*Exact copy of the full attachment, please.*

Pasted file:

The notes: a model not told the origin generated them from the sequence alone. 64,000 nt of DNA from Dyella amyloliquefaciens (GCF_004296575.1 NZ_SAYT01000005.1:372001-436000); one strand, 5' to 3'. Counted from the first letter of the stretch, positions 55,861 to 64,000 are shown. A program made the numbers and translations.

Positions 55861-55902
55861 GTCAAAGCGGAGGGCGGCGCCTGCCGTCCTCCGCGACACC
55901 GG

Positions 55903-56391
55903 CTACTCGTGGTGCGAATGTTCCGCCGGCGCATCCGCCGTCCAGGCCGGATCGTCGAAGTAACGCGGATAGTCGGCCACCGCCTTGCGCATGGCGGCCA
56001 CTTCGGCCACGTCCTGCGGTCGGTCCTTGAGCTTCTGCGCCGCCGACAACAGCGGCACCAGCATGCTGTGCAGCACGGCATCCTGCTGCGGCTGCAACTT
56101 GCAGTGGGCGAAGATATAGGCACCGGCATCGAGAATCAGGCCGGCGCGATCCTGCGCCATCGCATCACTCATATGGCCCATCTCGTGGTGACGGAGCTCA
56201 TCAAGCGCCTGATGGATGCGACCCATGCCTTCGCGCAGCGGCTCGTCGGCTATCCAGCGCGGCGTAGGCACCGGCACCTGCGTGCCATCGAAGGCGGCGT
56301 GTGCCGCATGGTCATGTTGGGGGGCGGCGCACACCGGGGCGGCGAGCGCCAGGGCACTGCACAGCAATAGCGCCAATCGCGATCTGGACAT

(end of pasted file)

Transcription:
The notes: a model not told the origin generated them from the sequence alone. 64,000 nt of DNA from Dyella amyloliquefaciens (GCF_004296575.1 NZ_SAYT01000005.1:372001-436000); one strand, 5' to 3'. Counted from the first letter of the stretch, positions 55,861 to 64,000 are shown. A program made the numbers and translations.

Positions 55861-55902
55861 GTCAAAGCGGAGGGCGGCGCCTGCCGTCCTCCGCGACACC
55901 GG

Positions 55903-56391
55903 CTACTCGTGGTGCGAATGTTCCGCCGGCGCATCCGCCGTCCAGGCCGGATCGTCGAAGTAACGCGGATAGTCGGCCACCGCCTTGCGCATGGCGGCCA
56001 CTTCGGCCACGTCCTGCGGTCGGTCCTTGAGCTTCTGCGCCGCCGACAACAGCGGCACCAGCATGCTGTGCAGCACGGCATCCTGCTGCGGCTGCAACTT
56101 GCAGTGGGCGAAGATATAGGCACCGGCATCGAGAATCAGGCCGGCGCGATCCTGCGCCATCGCATCACTCATATGGCCCATCTCGTGGTGACGGAGCTCA
56201 TCAAGCGCCTGATGGATGCGACCCATGCCTTCGCGCAGCGGCTCGTCGGCTATCCAGCGCGGCGTAGGCACCGGCACCTGCGTGCCATCGAAGGCGGCGT
56301 GTGCCGCATGGTCATGTTGGGGGGCGGCGCACACCGGGGCGGCGAGCGCCAGGGCACTGCACAGCAATAGCGCCAATCGCGATCTGGACAT